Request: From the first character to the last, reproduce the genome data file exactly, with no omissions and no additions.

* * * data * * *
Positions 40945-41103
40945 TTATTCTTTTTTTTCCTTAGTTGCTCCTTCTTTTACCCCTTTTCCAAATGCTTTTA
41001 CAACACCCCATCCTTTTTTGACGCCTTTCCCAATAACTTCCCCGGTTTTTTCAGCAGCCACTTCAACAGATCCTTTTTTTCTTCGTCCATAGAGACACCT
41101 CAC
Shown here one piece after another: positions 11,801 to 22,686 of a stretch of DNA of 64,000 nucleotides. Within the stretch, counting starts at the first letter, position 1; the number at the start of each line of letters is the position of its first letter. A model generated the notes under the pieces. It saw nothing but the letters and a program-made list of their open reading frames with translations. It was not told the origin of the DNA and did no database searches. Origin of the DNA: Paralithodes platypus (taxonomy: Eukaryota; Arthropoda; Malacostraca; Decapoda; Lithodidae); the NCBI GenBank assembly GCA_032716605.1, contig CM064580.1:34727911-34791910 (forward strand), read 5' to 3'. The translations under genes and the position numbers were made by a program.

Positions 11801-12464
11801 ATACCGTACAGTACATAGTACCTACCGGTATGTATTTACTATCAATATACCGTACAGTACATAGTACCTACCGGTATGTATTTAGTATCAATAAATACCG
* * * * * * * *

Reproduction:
Positions 40945-41103
40945 TTATTCTTTTTTTTCCTTAGTTGCTCCTTCTTTTACCCCTTTTCCAAATGCTTTTA
41001 CAACACCCCATCCTTTTTTGACGCCTTTCCCAATAACTTCCCCGGTTTTTTCAGCAGCCACTTCAACAGATCCTTTTTTTCTTCGTCCATAGAGACACCT
41101 CAC
Shown here one piece after another: positions 11,801 to 22,686 of a stretch of DNA of 64,000 nucleotides. Within the stretch, counting starts at the first letter, position 1; the number at the start of each line of letters is the position of its first letter. A model generated the notes under the pieces. It saw nothing but the letters and a program-made list of their open reading frames with translations. It was not told the origin of the DNA and did no database searches. Origin of the DNA: Paralithodes platypus (taxonomy: Eukaryota; Arthropoda; Malacostraca; Decapoda; Lithodidae); the NCBI GenBank assembly GCA_032716605.1, contig CM064580.1:34727911-34791910 (forward strand), read 5' to 3'. The translations under genes and the position numbers were made by a program.

Positions 11801-12464
11801 ATACCGTACAGTACATAGTACCTACCGGTATGTATTTACTATCAATATACCGTACAGTACATAGTACCTACCGGTATGTATTTAGTATCAATAAATACCG